It’s like Remo Drive—unlike many bands under their same genre umbrella—haven’t forgotten that writing and playing music is supposed to be fun. “We try to do things with a lot of energy and gusto,” Paulson says. “I think people can tell that we care a lot. I think our best quality is that we care.”

But at the same time, the Paulson brothers share a deep passion and desire for improvement. Erik is 20, Stephen 22; they’ve got their entire musical lives ahead of them. So while the exuberance and irreverence stands as a hallmark of the music they make now, deep down they’re driven to continue progressing as musicians and songwriters.

“Intentionally not wanting to do better is dumb,” Erik says. “There was a thing for a while where emo bands didn’t try that hard. We’re trying to bring back some of the technique with it. If someone’s doing your taxes, you’d hope they know what they’re doing. If I’m making music, I think people listening want me to know what I’m doing.”

So while Greatest Hits serves as the perfect entryway to Remo Drive’s particular brand of rock, it’s ultimately a stepping stone to the Paulsons’ next evolution. But no matter how much things change, the non-negotiable aspects of Remo Drive that have turned heads until now are definitely not going to change.

“I feel like we don’t really have a voice,” Erik says. “We’re always going to end up being different every single album. Our tastes change so much. We’re not too concerned about pleasing any one group of people. The things that will be consistent are the energy and the passion. As long as it sounds awesome to us and the songs are good enough, it’ll be Remo Drive.” XX


Dubbing your debut full-length Greatest Hits might be a bit of a misnomer—or, at worst, signs of a serious superiority complex—but there’s no bravado when it comes to REMO DRIVE. Instead, the Minnesota-based duo’s first album for Epitaph Records serves as the pinnacle of their four-plus years as a band up until now.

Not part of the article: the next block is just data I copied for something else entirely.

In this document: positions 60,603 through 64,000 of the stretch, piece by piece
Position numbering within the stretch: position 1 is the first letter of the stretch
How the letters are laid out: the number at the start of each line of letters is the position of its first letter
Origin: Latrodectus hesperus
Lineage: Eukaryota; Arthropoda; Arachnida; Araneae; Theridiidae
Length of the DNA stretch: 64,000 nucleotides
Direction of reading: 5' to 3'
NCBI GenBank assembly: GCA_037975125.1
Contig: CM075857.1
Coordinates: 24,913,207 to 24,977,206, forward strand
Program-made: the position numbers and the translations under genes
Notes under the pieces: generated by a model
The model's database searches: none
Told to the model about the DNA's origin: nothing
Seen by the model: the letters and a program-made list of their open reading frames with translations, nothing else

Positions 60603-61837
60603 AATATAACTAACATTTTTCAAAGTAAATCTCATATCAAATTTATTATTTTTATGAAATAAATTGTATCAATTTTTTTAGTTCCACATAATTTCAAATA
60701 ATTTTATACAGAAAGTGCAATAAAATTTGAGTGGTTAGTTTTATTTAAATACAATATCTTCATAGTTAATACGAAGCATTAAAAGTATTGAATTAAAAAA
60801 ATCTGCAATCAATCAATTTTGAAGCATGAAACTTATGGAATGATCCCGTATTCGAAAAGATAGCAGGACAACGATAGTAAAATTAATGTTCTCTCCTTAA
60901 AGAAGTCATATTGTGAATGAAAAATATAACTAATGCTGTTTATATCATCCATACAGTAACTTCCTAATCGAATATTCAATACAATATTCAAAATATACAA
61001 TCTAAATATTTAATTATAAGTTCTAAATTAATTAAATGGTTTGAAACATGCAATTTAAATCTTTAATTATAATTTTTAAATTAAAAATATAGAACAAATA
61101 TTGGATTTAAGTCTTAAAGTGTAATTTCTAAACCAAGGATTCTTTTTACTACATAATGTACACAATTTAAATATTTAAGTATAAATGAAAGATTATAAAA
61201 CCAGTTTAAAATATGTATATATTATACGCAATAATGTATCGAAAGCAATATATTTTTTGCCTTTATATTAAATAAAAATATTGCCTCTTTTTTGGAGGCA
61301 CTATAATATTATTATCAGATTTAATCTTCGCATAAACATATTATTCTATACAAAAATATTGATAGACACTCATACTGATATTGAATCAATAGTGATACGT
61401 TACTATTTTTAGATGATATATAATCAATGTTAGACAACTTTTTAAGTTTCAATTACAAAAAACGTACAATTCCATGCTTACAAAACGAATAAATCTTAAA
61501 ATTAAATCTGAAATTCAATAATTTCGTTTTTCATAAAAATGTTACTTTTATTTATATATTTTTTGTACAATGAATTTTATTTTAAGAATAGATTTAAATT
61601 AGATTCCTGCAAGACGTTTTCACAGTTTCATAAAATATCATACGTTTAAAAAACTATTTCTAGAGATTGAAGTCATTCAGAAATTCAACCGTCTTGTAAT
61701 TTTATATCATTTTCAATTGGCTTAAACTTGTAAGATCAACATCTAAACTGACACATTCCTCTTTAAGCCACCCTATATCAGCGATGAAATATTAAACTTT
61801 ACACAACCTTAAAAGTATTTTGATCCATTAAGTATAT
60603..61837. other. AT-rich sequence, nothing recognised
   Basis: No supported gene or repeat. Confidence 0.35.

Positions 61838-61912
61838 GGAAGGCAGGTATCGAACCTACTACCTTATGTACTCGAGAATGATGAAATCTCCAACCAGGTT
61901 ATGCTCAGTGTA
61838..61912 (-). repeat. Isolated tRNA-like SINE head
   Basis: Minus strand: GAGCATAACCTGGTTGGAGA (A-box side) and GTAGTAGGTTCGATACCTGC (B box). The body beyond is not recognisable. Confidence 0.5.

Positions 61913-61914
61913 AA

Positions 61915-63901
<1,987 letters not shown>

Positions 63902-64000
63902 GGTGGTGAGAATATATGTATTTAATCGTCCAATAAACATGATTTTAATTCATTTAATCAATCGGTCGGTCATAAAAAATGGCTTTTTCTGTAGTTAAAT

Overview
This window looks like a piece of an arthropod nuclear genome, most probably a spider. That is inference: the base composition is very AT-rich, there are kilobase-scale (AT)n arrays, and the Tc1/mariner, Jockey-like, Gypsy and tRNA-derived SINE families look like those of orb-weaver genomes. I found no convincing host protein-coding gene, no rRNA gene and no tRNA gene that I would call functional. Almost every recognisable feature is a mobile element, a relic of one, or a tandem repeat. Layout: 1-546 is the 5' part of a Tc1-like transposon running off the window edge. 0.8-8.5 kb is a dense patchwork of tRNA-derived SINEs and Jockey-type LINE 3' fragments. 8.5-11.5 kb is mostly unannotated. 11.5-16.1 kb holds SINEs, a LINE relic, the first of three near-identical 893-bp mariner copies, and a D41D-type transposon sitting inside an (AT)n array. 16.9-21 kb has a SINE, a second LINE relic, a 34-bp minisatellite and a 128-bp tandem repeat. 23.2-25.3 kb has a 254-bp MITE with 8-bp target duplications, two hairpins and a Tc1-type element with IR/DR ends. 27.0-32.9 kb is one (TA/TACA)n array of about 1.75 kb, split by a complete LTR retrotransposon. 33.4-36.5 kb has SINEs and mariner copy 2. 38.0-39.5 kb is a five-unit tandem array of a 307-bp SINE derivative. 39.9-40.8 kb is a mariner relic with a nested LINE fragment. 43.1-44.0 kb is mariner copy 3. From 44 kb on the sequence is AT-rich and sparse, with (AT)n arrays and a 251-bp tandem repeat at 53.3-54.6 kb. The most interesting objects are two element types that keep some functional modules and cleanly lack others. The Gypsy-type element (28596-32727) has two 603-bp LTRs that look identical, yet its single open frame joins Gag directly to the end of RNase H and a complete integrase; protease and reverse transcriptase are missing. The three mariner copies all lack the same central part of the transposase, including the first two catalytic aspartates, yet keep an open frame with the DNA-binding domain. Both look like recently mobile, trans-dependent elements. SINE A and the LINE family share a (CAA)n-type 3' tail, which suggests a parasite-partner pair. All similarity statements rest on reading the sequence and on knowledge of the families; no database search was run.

Brothers Erik and Stephen Paulson formed Remo Drive in high school in 2013, inspired by “older kids who smoked weed and listened to Title Fight.” The pair of wide-eye musicians would find their legs in the emo world, but the songs on Greatest Hits—enveloped in themes of suburban malaise and self-reflection—shape-shift throughout all aspects of alternative rock, paying tribute not only to Midwestern emo heavyweights like American Football and The Promise Ring, but also to ’90s grunge and classic rock, among others.

“I feel like we don’t really have a voice,” Erik says. “We’re always going to end up being different every single album. Our tastes change so much. We’re too concerned about pleasing any one group of people. The things that will be consistent are the energy, the passion. As long as it sounds awesome to us and the songs are good enough, it’ll be Remo Drive.”
Jelani Sei
Jelani Sei
One of the few bands in the northeast that can lull you with ethereal soundscapes while simultaneously sending you into a a crazy mosh, Jelani Sei is a group of individuals who are constantly searching the realms of harmony to find that new groove.

Having roots in Evan Lawrence’s basement, Jelani Sei has evolved into a full lineup that includes Kayana Guity on vocals, Samuel Smith on guitar, Scott White on guitar and Enayi Tamakloe on drums. The completion of the lineup has allowed the band to reach a point of musical clarity they wouldn’t have been able to find on their own. From playing all around New England, into New York City and Philadelphia, they have developed their own sound, self dubbing it as “Progressive R&B.”

In 2017, Jelani Sei recently released, “LVNDR TWN” a six track encapsulation of their musical growth from their previous releases, as well as a conversation of the current state of the world. Jelani Sei represents not only unity, but love, passion and a drive to push oneself beyond limits they didn’t think they were capable of.
Caracara
Caracara
Distorted emotional music by Carlos, George, Sean and Will.
Venue Information:
First Unitarian Church
2125 Chestnut Street
Philadelphia, PA, 19103
http://www.philauu.org/